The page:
Levin Introduces Legislation to End Tax Loophole that Subsidizes Short-term Speculation in Derivatives

WASHINGTON – Sen. Carl Levin, D-Mich., chairman of the Senate Permanent Subcommittee on Investigations, on Monday introduced legislation to end a tax loophole that subsidizes short-term speculation in derivatives.

The Closing the Derivatives Blended Rate Loophole Act would end a tax loophole that allows traders in complex derivatives to buy and sell these instruments in days or even seconds, yet claim a large portion of the resulting income as a long-term capital gain. It is one of a series of bills from Levin to implement a seven-point deficit reduction plan he rolled out in September.

“The blended rate loophole showers benefits on short-term traders of certain financial instruments while doing nothing to promote economic growth and raising the tax burden on ordinary American families,” Levin said. “It epitomizes how out tax code too often rewards financial games over job growth. It adds to our budget deficit. It is exactly the kind of policy we need to reverse if we’re going to achieve serious deficit reduction and restore fairness to the economy.”

The bill would end a tax subsidy that allows people who make short-term investments in certain derivatives to treat much of their earnings as long-term capital gains. Generally speaking, taxpayers are allowed to claim the lower capital gains tax rate on earnings only if those earnings come from the sale of assets that they have held for more than a year. That’s the way the tax code encourages the long-term investment that helps our economy grow.

But under Section 1256 of the Internal Revenue Code, traders in covered derivatives can claim 60 percent of their income as long-term capital gains, no matter how briefly they hold the asset.

In December, the American Bar Association Tax Section called for ending the loophole, telling lawmakers in a letter: “Whatever the merits of extending preferential rates to derivative financial instruments generally, we do not believe that there is a policy basis for providing those preferential rates to taxpayers who have not made such long-term investments.”

Levin has repeatedly called for ending tax breaks and loopholes that benefit Wall Street and high-income tax payers, and has pointed out that a range of budget experts across the ideological spectrum say that addressing revenue, along with spending cuts, is essential to achieving real deficit reduction while avoiding damaging cuts in important federal programs such as education, alternative energy and defense. In September, he outlined a plan that would reduce the deficit by hundreds of billions of dollars. In addition to ending the blended-rate loophole, that plan would:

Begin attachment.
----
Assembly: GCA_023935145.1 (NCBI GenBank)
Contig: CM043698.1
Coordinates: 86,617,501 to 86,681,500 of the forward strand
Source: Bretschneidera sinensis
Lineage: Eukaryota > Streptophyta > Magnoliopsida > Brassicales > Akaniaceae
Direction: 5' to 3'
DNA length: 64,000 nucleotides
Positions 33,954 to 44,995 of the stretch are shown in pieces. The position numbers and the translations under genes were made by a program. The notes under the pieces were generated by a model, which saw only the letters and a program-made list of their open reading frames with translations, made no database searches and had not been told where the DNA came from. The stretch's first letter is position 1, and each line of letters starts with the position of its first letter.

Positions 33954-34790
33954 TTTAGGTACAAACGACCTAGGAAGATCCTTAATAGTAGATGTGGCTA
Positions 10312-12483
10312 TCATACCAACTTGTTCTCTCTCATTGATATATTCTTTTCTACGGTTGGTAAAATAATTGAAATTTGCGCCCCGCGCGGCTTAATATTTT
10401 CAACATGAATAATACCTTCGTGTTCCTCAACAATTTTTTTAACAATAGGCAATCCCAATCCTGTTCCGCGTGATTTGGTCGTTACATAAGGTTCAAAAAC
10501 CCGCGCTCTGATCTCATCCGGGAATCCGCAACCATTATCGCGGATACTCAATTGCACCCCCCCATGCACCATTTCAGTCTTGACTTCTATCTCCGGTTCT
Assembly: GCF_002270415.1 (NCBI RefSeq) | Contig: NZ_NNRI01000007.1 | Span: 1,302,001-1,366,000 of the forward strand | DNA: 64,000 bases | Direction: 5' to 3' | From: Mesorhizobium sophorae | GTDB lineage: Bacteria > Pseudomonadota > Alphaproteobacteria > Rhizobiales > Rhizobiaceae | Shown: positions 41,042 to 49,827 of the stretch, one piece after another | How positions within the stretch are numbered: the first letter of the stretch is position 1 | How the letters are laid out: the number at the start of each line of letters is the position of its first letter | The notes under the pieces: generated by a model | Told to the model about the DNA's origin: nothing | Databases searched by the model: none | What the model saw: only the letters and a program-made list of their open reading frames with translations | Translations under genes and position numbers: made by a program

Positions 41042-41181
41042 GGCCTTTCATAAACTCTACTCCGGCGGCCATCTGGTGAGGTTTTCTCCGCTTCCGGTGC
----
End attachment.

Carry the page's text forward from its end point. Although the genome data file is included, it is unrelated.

• End the carried interest loophole that subsidizes the pay of hedge-fund managers.
  • End abusive offshore tax shelters.
  • End a tax loophole that subsidizes lucrative stock options given by corporations to their executives.
  • Replace the wasteful and inefficient paper tax lien system with a publicly available electronic database that is more efficient and increases scrutiny on those who have failed to pay what they owe.
  • Restore capital gains tax rates to those in place under President Reagan.
  • Restore Clinton-era income tax rates on incomes of $250,000 or more.

Levin’s Stop Offshore Tax Haven Abuse Act, introduced last year, would address the offshore tax loophole issue. He and Sen. Sherrod Brown, D-Ohio, last year introduced the Ending Excessive Corporate Deductions for Stock Options Act to end tax subsidies for stock-option pay. And with Sen. Mark Begich, D-Alaska, he introduced the legislation to modernize the tax lien system and improve enforcement.

“This is an agenda for ending wasteful policies that add to our deficit, raise the tax burden on hardworking Americans and make it harder for them to provide for their families,” Levin said. “By closing loopholes and ending tax breaks that overwhelmingly benefit wealthy taxpayers and corporations, we can reduce our budget deficit without crippling our ability to care for our seniors, educate our children and defend our nation.”

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